This week’s walkout by Google staff in protest of the company’s attitude toward sexual misconduct was the latest example of employees exerting their power over corporate behavior.
Their grievances on gender issues are numerous and legitimate. Dozens of execs have been quietly ushered out the door because of misconduct over the past few years. One high-flier was recently retired with a package reportedly totaling $90 million.
It’s not the first time Google’s people have stepped up to challenge company practices. A bunch of them resigned earlier this year to protest its participation in a US Pentagon drone AI program called Project Maven — the company subsequently canceled its plans to renew it — and, before that, in 2015 they joined with users to successfully stand up for the right to post porn on Blogger.
But are they really stepping up to co-run the company?
If so, there are a host of policies and practices they could address, like it’s purported illicit tracking of users even after they’ve turned off location services on their smartphones…or the company’s default approach to design that some say “tricks” people into letting their data get scooped up.
Speaking of data, they could challenge Google’s collection and exploitation of data collected on kids watching YouTube, or letting human beings at some third-parties read Gmail, not just bots (and the bot email reading thing is something possibly worth protesting too, isn’t it?).
They could protest the company’s anti-competitive practices on its Android platform, for which it has been fined billions by the EU, or they could question the tax contributions, or lack thereof, that Google makes to the countries from which it extracts such immense value.
Employees could bring into the open more debate on Google’s security lapses, like the recent data dump from Google+ that led to it shutting down the service entirely, or more transparency on the control it hopes to exert over publishers in the EU (again, the fact that Google can kinda decide what info gets teed-up to users when they’re searching for things probably deserves more sunlight also).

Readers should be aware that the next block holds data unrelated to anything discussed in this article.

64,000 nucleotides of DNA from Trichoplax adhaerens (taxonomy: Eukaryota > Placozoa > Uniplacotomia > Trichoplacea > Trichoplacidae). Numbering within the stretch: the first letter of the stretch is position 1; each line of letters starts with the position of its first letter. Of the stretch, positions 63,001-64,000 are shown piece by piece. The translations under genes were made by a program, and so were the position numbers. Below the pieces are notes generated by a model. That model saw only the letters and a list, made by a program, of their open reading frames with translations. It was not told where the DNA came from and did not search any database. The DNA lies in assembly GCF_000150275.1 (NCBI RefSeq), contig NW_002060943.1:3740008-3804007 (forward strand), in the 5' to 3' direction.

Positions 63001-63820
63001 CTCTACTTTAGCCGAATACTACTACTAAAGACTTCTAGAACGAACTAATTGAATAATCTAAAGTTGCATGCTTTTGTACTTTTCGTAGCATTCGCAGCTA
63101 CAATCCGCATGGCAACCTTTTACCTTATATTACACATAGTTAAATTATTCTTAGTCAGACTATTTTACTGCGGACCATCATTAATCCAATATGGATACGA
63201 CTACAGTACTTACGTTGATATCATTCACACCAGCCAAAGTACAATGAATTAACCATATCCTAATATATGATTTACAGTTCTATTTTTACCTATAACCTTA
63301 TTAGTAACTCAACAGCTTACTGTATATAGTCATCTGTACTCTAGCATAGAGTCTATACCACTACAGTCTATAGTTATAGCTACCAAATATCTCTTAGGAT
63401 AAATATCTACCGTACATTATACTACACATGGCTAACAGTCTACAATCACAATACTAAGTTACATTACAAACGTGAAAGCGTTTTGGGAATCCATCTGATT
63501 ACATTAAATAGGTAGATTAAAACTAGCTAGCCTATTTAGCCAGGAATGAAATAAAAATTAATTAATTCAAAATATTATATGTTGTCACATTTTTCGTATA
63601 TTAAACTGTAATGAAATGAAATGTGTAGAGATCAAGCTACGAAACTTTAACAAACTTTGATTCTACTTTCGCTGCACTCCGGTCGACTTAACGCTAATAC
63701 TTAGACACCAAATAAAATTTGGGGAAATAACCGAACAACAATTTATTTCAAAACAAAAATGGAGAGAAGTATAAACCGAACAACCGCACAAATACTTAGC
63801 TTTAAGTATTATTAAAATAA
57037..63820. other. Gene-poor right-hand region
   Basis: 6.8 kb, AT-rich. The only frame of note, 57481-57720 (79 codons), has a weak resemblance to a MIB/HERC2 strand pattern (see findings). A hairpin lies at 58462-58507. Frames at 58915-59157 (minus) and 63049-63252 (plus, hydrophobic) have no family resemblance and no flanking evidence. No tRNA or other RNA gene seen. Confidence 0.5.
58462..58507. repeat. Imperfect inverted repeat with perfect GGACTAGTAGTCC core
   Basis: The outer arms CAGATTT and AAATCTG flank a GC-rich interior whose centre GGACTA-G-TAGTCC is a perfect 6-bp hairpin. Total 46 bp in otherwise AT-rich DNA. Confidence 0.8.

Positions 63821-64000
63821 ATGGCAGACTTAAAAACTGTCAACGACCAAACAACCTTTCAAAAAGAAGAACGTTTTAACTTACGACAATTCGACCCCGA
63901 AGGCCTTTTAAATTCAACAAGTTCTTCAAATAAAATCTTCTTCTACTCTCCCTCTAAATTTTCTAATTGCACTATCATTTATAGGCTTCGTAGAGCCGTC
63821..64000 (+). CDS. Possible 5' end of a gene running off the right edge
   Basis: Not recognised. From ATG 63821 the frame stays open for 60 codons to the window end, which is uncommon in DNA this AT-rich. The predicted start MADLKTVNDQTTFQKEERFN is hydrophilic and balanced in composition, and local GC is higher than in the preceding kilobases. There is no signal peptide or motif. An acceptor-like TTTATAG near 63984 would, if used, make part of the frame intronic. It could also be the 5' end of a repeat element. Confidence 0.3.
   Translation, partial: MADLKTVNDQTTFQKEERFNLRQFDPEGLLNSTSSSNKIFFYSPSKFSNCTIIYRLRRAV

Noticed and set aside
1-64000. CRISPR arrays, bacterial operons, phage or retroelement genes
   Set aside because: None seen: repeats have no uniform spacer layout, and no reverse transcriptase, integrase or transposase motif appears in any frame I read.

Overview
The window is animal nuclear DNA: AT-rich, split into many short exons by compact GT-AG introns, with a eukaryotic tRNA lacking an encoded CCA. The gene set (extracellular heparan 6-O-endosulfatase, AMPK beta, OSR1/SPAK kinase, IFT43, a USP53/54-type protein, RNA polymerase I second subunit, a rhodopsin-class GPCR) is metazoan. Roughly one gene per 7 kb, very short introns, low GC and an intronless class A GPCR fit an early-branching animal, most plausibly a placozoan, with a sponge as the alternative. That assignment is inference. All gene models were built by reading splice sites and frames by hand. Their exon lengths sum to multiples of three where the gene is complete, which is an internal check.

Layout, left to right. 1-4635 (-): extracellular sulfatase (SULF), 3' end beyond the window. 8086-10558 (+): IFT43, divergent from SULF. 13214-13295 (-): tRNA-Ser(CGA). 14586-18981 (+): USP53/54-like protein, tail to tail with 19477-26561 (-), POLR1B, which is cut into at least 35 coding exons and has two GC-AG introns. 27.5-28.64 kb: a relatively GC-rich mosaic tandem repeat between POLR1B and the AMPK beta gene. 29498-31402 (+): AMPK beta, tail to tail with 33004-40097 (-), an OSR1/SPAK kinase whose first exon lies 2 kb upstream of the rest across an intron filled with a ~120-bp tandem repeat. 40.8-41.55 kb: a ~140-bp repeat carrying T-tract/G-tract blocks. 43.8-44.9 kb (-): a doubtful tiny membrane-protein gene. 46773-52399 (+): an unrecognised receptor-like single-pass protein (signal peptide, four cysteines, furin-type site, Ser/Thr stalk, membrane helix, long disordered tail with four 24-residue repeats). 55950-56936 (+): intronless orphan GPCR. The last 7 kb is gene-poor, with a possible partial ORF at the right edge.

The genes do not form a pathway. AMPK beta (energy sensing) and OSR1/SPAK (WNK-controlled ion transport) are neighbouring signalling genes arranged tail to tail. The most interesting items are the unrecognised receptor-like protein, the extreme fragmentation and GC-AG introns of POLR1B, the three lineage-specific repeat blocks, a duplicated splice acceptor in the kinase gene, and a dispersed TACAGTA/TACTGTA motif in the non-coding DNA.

And they could build on murmurs of discontent with the company’s willingness to operate a search engine that the Chinese government censors first, or its provision of facial recognition tools to the police.
Back in the 20th century, employees organized into unions to exert collective power on issues of pay, hours, and workplace safety; they left many, if not all of the external practices to management, maybe because they assumed, however implicitly, that those activities would be regulated by law, moderated by social norms, influenced by the morals of each individual manager, and judged by equity shareholders.
Those days are long gone, as none of those traditional checks on behavior have much teeth to them anymore, for a variety of reasons (none of them particularly good). This leaves nobody fully accountable for making good on Google’s mission to “don’t be evil.”
It would be truly radical if its employees stepped up to assume that responsibility; so less isolated gestures of justified indignation, and more proactive attention to the ways stuff gets done. Doing so would require that they extend the purview of their awareness beyond the issues that touch only them, and include the rest of us.
Google deserves better policies. We do, too.